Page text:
Six Natural Principles of Sleep Improvement

A good night’s sleep is important. Many things as well as pain can affect sleep. The sleep experts suggest most of us need 7-8 hours of sleep per night, but up to 30% of the general population complain of insomnia. These suggestions may help improve the quality of your sleep.

1) Cycles

  • The body has daily (“circadian”) and 90 minute (“ultradian”) cycles of wakefulness and sleepiness, and these can be cultivated and used.
  • The body’s daily cycles are sensitive to daylight and are reset by waking time
  • Ideally these are regular, and lead to regular sleep times
  • Altering them affects sleep (as in jet lag, shift work).
  • Irregular or prolonged napping, sleeping in, staying up late often disrupt sleep
  • Creating a rhythm in sleep / wake activity, night time routines, and ‘catching the tide’; that is, going to sleep when sleepy at night, help to use these cycles
  • If you nap, nap at the same time every day
  • Avoid sleeping in on weekends, or making up lost sleep by sleeping longer.
  • Wakefulness during the night usually happens at the end of 90 to 100 minute cycles in sleep.

2) Relaxation / stimulation

  • Relaxation aids sleep; stimulation is arousing and opposes sleep.
  • Stimulants such as caffeine, nicotine, exercise near bedtime, anger, anxiety and worry, and interesting activities will all tend to decrease sleep. Avoid these, especially near bedtime.
  • Relaxing practices such as gentle exercise in the evening, vigorous exercise earlier in the day, deep breathing and other relaxation techniques, warm baths, hot drinks (non-alcoholic), gentle routines at bedtime, reading, reducing stress reactions to events, and self-calming can help.
  • Alcohol sedates the body initially, but this wears off several hours later and then it is hard to sleep

3) Connections

  • Bed should be a peaceful sanctuary, not a place associated with wakefulness or discomfort.
  • If you consistently feel uncomfortable, worried, un-rested, awake, distressed, or aroused in your sleep place, it will eventually become harder to relax and sleep there.
  • The body learns to associate certain places with well-being and rest, and others with wakefulness and arousal.
  • Spend as little time in bed awake as you can. Get up if you can’t sleep: don’t lie in bed tossing and turning. Stay up: don’t go to bed until you can sleep.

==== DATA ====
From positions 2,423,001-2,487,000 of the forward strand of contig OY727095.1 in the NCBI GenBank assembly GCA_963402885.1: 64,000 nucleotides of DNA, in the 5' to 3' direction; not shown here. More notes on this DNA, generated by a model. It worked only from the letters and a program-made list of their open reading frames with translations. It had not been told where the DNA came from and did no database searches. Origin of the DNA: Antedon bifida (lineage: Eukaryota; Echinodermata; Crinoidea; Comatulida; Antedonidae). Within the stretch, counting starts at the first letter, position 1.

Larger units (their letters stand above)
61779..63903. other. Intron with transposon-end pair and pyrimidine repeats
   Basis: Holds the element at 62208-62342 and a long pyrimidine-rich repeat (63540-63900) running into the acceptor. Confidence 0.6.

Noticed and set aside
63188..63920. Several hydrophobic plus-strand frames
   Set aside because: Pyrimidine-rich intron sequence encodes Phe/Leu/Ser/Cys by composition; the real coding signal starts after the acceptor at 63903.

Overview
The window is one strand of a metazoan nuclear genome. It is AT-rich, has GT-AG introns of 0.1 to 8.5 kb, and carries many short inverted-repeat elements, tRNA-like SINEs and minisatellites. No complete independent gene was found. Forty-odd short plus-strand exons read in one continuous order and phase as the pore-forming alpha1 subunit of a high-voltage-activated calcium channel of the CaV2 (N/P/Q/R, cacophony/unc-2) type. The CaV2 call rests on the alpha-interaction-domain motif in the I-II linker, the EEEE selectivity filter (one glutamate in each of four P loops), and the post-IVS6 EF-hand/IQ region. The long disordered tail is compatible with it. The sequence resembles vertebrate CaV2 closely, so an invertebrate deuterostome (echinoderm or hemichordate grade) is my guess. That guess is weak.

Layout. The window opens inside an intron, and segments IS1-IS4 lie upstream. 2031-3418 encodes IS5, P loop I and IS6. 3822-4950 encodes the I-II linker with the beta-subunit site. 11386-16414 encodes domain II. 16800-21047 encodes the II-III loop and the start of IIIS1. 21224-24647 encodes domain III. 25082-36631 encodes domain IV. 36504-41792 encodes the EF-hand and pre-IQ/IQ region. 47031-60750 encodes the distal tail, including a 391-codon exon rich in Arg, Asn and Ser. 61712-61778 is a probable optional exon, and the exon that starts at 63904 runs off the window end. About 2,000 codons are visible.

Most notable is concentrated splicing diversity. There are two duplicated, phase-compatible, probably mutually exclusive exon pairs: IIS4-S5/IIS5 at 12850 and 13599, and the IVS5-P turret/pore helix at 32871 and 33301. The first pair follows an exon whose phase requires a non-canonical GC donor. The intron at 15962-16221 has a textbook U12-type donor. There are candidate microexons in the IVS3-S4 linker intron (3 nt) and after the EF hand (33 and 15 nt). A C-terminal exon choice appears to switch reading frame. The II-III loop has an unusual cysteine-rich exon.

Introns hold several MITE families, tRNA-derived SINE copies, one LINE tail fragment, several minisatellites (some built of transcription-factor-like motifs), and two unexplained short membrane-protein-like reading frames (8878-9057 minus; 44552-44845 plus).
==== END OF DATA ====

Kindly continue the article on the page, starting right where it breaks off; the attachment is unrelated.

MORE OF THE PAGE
• Use your bed for mainly for sleep and sex (unless this disturbs your sleep). Other activities should be done outside the bedroom.

4) Comfort

  • We sleep better when we are comfortable
  • Comfort is affected by things like temperature, darkness, quiet, hardness / softness of bed, pillows, pain, hunger/fullness, thirst, and ease of breathing.
  • Make the bed as comfortable as possible by adjusting as many of these as possible.
  • An open window, fan, or a lighter cover can create the coolness many people need to sleep well. Earplugs, window shutters, or a different bedroom (or accommodation!) may help reduce noise. Dark curtains or an eye-mask can create needed darkness.
  • Avoid heavy meals or too many fluids in the evening.
  • Bedding can be adjusted so that there is comfortable support where needed. Preferences here are very individual. Many people find that using several pillows around the body or supporting an arm or leg help. The right mattress can make a difference.
  • Have a glass of water by the bed if you get thirsty.

5) Additive effects

  • Negative influences on sleep add up.
  • Sometimes we sleep well even though one or more of the factors above are present.
  • Sleep may suffer only when enough problems exist at one time.
  • Change in several negative influences may be necessary to improve sleep.
  • The factor which seems to be disrupting sleep may in fact only be one of several. Even if one or more ingredients for insomnia cannot be altered, sleep might be improved by making changes in the other ingredients.

6) Non-resistance

  • Sleep is not usually under voluntary control, so don’t fight it.
  • Trying to force yourself to sleep is counter-productive
  • “Losing sleep” (i.e., worrying) over insomnia is obviously going to make it worse.
  • Accept periods of wakefulness gracefully. Do not let yourself be preoccupied with the fact you are awake. Reassure yourself about your ability to function tomorrow.
  • Don’t watch the clock. Cover it or turn it around. You probably don’t have any appointments to keep in the night. It doesn’t matter what time it is. Set an alarm if you need to get up at a certain time in the morning.
  • by Brian Grady, PhD
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